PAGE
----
Wednesday, April 27, 2016

C’mon, Man: There Is No Such Thing as a “Normal” P/E

And now for the most exaggerated, overblown, annoying, and ignorant claim in the financial media today: “The stock market is dramatically overvalued and headed for a fall.”
The financial media from the Wall Street Journal to CNBC and everyone in between would have us believe that the S&P 500 is dangerously overpriced.  Stocks are currently trading at a P/E ratio of nearly 19, which is 15% higher than the long-term “average” P/E ratio of 16.5.

[Cue the financial media freakout]

C’mon man (woman).  You don’t know what you’re talking about.  Using the average P/E to determine whether or not the market is fairly priced is like using a thermometer to determine how fast the wind is blowing.  A thermometer is a useful device for measuring body temperature, but useless for measuring wind speed.  As we will soon show, using the average P/E alone to value the market is also useless.

The chart below alone is enough to prove that average P/Es don’t tell you a thing.  The blue line shows the actual P/E ratio vs. the long-term average P/E shown by the orange line.

Can any useful information be derived from this chart?  Does the orange line tell you anything about the blue line?  
There are; however, a few things we can glean from the chart.  
1. Stocks Almost Never Trade at “Average P/E” Levels
With the frequency that “average P/E” is thrown out at us, you would think stocks often trade at the average P/E.  But they don’t.  In fact, stocks have traded at or near their long-term average in just 9 out of 676 months going back to 1960.  That’s 1.3% of the time.  The other 98.7% of the time, stocks did not trade at their long-term average P/E.
Can we just get the message through to the financial media: stocks almost never trade at their average P/Es.  In effect, there is no such thing as a “normal” P/E.  Please stop referencing it. It doesn’t exist.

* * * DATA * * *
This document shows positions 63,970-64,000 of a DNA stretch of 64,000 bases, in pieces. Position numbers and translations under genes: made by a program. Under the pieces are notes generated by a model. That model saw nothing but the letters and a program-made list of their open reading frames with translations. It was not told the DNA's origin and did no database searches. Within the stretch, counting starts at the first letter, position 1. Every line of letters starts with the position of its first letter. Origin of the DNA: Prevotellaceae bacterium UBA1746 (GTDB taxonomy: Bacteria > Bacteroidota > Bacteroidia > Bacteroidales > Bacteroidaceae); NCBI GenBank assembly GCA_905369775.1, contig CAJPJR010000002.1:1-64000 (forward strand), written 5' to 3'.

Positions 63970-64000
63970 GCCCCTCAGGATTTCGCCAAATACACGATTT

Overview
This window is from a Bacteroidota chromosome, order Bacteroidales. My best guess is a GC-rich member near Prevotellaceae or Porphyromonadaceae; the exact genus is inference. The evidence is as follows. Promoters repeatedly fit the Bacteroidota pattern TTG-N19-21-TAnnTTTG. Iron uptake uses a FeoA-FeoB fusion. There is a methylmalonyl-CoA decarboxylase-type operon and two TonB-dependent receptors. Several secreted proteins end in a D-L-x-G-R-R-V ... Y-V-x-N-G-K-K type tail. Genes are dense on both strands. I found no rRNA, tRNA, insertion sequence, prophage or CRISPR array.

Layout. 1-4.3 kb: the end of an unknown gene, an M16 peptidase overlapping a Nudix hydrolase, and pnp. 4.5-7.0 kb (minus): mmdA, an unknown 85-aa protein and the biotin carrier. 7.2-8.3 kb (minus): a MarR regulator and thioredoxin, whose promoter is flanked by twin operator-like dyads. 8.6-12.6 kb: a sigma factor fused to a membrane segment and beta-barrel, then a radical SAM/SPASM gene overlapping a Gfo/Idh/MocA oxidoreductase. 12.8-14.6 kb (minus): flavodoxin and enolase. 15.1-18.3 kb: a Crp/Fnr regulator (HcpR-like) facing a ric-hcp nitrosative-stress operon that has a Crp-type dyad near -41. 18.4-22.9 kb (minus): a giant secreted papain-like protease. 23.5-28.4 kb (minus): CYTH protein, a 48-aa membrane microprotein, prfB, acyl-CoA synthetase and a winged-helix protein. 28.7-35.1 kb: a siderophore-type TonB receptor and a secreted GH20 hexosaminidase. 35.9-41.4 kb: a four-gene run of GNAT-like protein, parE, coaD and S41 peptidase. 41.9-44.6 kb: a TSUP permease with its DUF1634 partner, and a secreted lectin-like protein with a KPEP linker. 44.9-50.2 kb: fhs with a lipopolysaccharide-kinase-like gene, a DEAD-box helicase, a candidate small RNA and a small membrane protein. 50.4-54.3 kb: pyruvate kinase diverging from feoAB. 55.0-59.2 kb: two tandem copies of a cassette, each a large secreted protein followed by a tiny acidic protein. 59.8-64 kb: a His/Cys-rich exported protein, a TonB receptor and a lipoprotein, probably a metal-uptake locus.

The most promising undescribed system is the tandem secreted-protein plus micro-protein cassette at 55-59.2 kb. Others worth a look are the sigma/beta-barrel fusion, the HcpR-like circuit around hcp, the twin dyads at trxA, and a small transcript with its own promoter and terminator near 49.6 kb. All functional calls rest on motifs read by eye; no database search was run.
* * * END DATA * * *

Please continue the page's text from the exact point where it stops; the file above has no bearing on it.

2. Today’s P/E Ratio Isn’t Particularly High
Look at the far right of the chart showing where P/Es stand today vs. the historical average.  Does it look all that high to you?  It’s not.
The S&P 500 has traded at a P/E of 19 or higher nearly 30% of the time.  Are P/E ratios higher than they have historically been?  Yes.  But it’s not like 19 is uncharted territory.  It is still well within what we have seen before.

3. Stocks Can Still Go Up from “Elevated” P/Es

Even when the media are proclaiming that P/Es are “elevated” compared to historical averages, stocks have produced good results.  Since 1960, when stocks have traded at a P/E of 19 or more, they have produced positive price returns more than 66% of the time over the next 12 months.

Do P/E Ratios Make Any Sense?

Historical P/Es look completely random, don’t they?  Why did stocks trade at 7 times earnings in 1980 and then 30+ times earnings in 1999? Let’s see if we can find anything that would suggest why P/Es traded where they did over the last 50 odd years.  If we can, we would have an honest to goodness valuation tool.

What is the “Right” P/E?
We’ve seen that stocks almost never trade at their average P/E.  So that’s obviously not the “right” P/E.  But if not the average, then what? To determine that, we need to flip our thinking upside down. We’re going to look at what is called the “earnings yield,” which is simply the P/E ratio flipped into an E/P ratio.  If you buy a stock for $100 that generates $8 per year in earnings, you have paid 12.5 times earnings (P/E = 12.5).  Flip that upside down and you would see that your “earnings yield” is $8 divided by $100 = 8%.
The “earnings yield” is more useful when comparing stocks (and businesses) to alternative investments that are quoted in percentages.  When earnings yields on stocks are higher than bond yields - stocks are a better bargain.  When bonds are yielding more than stocks - you might be in favor of buying bonds, instead.
Our research shows there is a high correlation between earnings yield (P/E upside down) and inflation.  The chart below shows earnings yield as the blue line and inflation as the orange line.
There is a clear relationship between earnings yield and inflation.  When inflation goes up, the earnings yield also increases (meaning the P/E ratio goes down).  The statistical correlation between the two data series is more than 70%.
In the 1970s and 1980s, inflation was higher than we’ve ever seen it.  At one point, inflation reached nearly 15%.  At that time, the earnings yield for stocks reached nearly 15%.  If you flip a 15% earnings yield back into P/Es - we calculate 1 / 15% = 6.7.  So high inflation means high earnings yield (low P/E ratio).